In the course of planning for your senior years, you'll surely know to account for certain unavoidable expenses -- housing, transportation, meals, and the like. While some of your retirement expenses may be fairly predictable, here are a few that could end up being much costlier than expected. Consider yourself warned.
Your tax rate as a senior will depend on your total income. If you have a healthy amount of it between your Social Security benefits, retirement plan withdrawals, and other sources, your tax bill may be a lot higher than expected.
Read up on the various types of retirement income that get taxed so you're not caught off guard. For example, Roth IRA and 401(k) withdrawals are yours to enjoy tax-free, whereas traditional retirement plan distributions are taxable. Furthermore, if Social Security isn't your sole or primary source of income, there's a good chance you'll pay taxes on those benefits as well.
To avoid having taxes constitute a major burden, plan wisely. Save in a Roth retirement plan and look at moving to a state with no or low income taxes. Similarly, you may want to avoid states that tax Social Security benefits.
Medicare Part A, which covers hospital care, is free for most enrollees. However, Part B, which covers outpatient services, charges a monthly premium, as does Part D, which covers prescriptions. And that's just the tip of the iceberg.
You'll also be on the hook for deductibles under both Parts A and B, coinsurance, and other costs, so don't expect medical care to be cheaper during retirement than it is during your working years. In fact, the average healthy 65-year-old couple leaving the workforce this year can expect to spend $662,156 on medical bills in the course of retirement. Ouch.
To avoid a cash crunch, set funds aside in a health savings account (HSA) if you're eligible for one (you can participate if you're enrolled in a high deductible health insurance plan). If you can't fund an HSA, aim to max out your IRA -- or, better yet, your 401(k) plan, which has higher contribution limits -- so you have extra money to cover healthcare costs down the line.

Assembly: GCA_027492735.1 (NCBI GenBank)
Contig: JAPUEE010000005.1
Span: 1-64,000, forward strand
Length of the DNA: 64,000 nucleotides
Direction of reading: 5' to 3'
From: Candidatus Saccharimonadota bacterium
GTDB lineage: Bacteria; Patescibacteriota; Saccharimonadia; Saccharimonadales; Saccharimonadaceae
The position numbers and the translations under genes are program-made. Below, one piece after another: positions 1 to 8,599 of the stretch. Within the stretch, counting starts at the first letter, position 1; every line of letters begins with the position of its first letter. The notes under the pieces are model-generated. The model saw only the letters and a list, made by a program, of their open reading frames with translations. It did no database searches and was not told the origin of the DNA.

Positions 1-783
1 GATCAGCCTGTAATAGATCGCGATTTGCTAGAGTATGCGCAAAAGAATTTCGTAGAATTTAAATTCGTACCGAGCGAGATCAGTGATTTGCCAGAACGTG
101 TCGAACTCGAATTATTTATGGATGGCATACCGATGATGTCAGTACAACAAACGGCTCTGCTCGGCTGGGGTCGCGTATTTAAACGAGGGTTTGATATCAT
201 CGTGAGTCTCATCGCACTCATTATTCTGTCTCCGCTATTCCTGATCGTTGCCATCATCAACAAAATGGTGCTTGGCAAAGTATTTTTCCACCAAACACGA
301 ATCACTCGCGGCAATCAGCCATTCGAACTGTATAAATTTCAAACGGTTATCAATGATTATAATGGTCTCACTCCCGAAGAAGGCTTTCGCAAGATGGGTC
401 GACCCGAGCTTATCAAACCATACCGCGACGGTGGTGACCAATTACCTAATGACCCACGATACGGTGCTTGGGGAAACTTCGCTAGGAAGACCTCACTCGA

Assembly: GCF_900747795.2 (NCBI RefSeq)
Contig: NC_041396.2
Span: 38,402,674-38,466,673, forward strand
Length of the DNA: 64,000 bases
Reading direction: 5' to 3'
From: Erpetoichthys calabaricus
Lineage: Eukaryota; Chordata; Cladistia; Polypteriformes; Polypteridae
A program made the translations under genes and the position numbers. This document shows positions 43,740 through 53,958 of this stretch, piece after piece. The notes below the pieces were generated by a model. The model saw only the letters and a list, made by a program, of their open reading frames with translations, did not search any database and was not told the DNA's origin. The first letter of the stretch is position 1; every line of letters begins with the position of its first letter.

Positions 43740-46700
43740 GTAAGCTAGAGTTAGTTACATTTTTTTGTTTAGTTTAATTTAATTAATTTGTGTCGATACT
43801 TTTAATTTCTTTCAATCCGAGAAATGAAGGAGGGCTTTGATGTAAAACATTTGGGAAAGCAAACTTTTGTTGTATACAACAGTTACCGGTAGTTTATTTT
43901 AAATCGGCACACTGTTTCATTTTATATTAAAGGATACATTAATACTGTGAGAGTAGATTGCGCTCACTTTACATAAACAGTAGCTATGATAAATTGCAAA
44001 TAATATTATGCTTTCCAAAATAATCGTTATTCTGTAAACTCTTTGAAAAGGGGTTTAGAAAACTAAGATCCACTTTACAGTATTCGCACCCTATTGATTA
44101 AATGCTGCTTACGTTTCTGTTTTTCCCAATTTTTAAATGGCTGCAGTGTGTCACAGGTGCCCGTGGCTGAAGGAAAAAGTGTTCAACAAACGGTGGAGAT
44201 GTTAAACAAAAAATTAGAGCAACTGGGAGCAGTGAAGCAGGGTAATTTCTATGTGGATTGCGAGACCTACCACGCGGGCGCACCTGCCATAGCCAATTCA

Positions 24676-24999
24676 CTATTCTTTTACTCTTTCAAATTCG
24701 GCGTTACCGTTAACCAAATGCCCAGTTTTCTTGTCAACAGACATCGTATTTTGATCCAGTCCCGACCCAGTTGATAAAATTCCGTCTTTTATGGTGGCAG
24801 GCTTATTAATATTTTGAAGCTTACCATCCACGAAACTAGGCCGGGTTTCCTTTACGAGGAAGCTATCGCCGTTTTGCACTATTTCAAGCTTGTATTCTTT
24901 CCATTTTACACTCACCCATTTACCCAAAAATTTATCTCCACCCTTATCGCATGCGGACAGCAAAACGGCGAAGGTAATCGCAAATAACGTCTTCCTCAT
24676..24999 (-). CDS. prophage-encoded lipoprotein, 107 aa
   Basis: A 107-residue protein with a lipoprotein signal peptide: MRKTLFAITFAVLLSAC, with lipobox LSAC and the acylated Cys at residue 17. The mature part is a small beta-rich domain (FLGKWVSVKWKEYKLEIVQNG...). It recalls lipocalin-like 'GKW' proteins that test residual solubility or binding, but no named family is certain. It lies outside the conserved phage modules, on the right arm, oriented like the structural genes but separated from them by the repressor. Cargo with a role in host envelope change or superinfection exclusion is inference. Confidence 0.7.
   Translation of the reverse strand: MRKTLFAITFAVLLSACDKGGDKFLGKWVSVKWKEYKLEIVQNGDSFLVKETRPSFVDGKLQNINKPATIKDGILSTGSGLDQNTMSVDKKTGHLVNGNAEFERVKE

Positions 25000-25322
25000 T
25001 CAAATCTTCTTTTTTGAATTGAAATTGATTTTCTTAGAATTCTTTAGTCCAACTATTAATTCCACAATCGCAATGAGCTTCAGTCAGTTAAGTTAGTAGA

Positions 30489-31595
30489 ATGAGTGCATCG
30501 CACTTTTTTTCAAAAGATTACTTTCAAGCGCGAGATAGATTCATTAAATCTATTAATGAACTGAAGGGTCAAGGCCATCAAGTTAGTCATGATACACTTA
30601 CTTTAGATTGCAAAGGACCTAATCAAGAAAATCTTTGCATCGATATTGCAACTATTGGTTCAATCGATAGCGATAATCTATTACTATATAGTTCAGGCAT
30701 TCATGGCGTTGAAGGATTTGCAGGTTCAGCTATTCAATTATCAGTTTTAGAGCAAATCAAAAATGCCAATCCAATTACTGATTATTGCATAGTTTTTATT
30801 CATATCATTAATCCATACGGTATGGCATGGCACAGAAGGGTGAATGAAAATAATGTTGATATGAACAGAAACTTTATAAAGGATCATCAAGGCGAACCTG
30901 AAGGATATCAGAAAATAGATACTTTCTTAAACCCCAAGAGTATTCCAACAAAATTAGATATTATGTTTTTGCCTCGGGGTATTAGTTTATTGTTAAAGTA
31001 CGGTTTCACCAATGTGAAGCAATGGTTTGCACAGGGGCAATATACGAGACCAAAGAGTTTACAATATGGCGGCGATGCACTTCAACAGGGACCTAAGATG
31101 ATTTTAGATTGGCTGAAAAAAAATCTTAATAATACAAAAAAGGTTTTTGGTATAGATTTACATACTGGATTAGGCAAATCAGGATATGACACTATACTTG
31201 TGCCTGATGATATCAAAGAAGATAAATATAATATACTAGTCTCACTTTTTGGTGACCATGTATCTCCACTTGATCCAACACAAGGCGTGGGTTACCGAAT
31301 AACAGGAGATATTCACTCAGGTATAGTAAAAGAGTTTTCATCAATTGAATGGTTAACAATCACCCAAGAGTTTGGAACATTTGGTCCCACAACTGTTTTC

3. Long-term care
The average 65-year-old today has close to a 70% chance of needing long-term care at some point during retirement. While the cost of that care can vary tremendously based on specific needs, duration, and location, the average senior spends $172,000 to cover it.
To steer clear of financial problems later in life, apply for long-term care insurance during your 50s. While you will shell out some money for a policy, having one in place will protect you if you wind up needing extended care in a costly facility. Of course, it never hurts to pad your IRA or 401(k) so you have more money to cover whatever care you wind up needing later in life.
You can plan for retirement all you want, but if you fail to accurately account for your costs, you're apt to wind up financially stressed. Now that these expenses are on your radar, be sure to read up on what they might amount to so you can go into your senior years prepared.
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